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Technical Advice

Terracotta Tiles

Terracotta tiles need to be sealed.Our very basic advice is STICK - SEAL - GROUT - POLISH .

What kind of adhesives do I need? Terracotta tiles are fairly rudimentary in their construction and do not require a hi-tech modern adhesive.A standard dry cementicious adhesive will suffice.The final choice will be determined by subfloor and timescale as to whether it needs to be flexible or fast-setting. Fix to a thick solid bed of adhesive so allow about one 20kg bag per 3.5m2. Depending on the screed (ie anhydrite) or subfloor (ie timber) primers may be required. We do not suggest fixing with sand/cement as it introduces a large quantity of water that has to dry out through the tile (unlike proprietory adhsives).

How do I cut Terracotta tiles? We would normally suggest an electric tile saw but an angle grinder is fine as long as you can work outside. A conventional score and snap floor tile cutter will not be sufficient.

What is all this about sealing terracotta? Terracotta tiles are porous. The traditional impregnating fluid is boiled linseed oil. This soaks into the product, hardens, reduces porosity and generally enhances the colour and appearance of the tile. Linseed oil can be initially diluted with white spirits or used neat. You normally need to apply more than one coat and sometimes as many as four or five to saturate the tile. The number of coats can vary from tile to tile, so do not allow any excess to dry on the surface. If it looks like it is not soaking in do not assume that it will. Remove, disperse or thin with a cloth and/or white spirits. Dispose of oily rags carefully, they can combust. There are a number of proprietory sealers on the market that can be used on terracotta but their cost and consumption rate often means that insufficient quantities may end up being used.They may be considered for smaller areas where a possible aesthetic look (for example  very pale) is required.

Can I pre-seal the tiles prior to laying? We often get asked this one. In theory you can but our advice is that it will invlve a lot less handling if the tiles are sealed once fixed.Also you can see what you are doing and correct any mistakes promptly. So we would only suggest if it really works in with your schedule.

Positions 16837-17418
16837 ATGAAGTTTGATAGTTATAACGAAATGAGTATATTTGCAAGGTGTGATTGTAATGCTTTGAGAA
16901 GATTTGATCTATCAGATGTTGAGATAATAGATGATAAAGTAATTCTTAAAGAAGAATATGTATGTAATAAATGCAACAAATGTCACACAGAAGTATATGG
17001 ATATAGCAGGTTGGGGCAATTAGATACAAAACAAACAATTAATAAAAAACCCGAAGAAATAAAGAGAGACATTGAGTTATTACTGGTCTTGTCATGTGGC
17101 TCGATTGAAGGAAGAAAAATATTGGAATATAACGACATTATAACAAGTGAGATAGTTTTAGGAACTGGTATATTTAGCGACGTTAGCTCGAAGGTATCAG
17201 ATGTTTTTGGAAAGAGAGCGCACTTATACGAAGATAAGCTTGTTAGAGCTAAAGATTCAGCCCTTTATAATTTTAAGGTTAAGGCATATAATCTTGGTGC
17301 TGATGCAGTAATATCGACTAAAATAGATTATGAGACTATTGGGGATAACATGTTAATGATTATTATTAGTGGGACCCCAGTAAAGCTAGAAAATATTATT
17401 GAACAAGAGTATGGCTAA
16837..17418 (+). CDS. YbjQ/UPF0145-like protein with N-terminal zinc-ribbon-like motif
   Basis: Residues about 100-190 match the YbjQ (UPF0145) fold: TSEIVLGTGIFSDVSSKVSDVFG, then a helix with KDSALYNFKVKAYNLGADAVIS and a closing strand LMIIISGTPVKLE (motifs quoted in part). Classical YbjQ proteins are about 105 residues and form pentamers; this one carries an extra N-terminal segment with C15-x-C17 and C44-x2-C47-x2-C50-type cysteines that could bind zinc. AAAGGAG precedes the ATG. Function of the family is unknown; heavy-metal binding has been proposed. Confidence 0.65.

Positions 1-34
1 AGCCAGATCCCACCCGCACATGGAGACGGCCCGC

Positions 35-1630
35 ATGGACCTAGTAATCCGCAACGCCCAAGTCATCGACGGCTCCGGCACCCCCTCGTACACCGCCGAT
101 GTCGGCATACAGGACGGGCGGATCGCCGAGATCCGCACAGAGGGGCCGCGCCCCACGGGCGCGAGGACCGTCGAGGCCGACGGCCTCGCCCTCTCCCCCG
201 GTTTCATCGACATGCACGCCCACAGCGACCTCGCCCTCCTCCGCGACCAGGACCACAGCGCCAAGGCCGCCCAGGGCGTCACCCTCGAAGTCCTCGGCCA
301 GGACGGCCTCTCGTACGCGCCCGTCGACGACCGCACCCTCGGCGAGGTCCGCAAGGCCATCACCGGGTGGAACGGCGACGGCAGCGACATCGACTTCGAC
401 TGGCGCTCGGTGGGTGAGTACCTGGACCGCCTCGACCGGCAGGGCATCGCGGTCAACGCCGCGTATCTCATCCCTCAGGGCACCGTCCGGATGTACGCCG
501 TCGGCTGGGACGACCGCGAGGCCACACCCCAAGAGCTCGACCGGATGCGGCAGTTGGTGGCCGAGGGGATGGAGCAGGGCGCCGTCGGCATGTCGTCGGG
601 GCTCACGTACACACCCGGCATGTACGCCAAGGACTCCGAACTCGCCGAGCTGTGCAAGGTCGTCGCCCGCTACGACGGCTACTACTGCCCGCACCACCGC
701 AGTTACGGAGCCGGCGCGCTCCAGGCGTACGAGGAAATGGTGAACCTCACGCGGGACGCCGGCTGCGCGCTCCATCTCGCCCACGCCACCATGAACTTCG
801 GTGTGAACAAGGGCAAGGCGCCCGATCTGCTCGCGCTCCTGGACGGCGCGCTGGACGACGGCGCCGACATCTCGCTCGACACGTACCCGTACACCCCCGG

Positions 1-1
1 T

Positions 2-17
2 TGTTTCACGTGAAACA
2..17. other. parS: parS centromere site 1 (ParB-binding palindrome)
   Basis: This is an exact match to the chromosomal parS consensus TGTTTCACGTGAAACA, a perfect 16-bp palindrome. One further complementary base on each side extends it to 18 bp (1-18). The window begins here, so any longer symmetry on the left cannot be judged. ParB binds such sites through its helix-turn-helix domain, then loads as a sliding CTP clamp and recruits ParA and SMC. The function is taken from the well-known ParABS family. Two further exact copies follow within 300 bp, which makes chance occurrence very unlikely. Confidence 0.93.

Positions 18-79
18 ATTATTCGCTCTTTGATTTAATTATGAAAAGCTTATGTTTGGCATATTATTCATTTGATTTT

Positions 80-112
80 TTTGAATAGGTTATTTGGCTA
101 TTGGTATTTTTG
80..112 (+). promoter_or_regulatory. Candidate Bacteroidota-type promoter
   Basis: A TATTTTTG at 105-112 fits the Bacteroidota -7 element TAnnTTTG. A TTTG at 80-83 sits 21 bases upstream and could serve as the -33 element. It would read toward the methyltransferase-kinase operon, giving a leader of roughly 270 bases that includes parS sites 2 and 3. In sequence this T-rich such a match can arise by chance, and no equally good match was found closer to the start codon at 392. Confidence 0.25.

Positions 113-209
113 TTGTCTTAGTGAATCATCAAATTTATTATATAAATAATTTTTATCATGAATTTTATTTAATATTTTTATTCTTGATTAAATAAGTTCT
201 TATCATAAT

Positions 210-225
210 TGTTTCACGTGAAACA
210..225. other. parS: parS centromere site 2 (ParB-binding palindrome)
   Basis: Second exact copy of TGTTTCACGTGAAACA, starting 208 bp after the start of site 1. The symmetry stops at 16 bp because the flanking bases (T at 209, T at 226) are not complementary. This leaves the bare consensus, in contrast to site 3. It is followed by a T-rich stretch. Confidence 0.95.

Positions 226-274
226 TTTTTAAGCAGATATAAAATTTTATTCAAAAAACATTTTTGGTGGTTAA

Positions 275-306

What is the best way to apply the oil? You can use lint free cloths or a paint brush if you work carefully be we would normally recommend a sponge or a sponge roller for larger areas.The oil is best decanted into a smaller container.Avoid dribbles and splashes and work steadily and systematically and whatever you do establish a technique in a discrete area before you commit to the whole floor. 

How much linseed oil do I need? We would normally suggest allowing about 5l for 15m2 however this will vary with the particular tile and also application rates.Spanish Terracotta is less porous than Mexican.Lots of thinner applications,well spaced apart will reduce consumption but may not be practical.More generous applications closer together will increase consumption.if it is available locally you can order conservatively but if it has to be couriered it may be best to order more generously.

How many coats do I need? Again it will vary on the terracotta and how it was applied.The idea is to work in as much as possible without creating an excess on the surface. It may also depend who is doing the grouting. It is imperative to have sufficient protection on the tile prior to grouting. Experienced tilers may be able to squeegee grout off a surface that an enthusiastic diy-er struggles with. remember the golden rule...Establish a technique in a discrete area before you commit to the whole floor. If the tileris doing th etiling and the client is doing th esealing you may then be able to work in another coat after the grouting. We would not suggest oiling th egrout.You can get sealers that can be applied to the grout if required.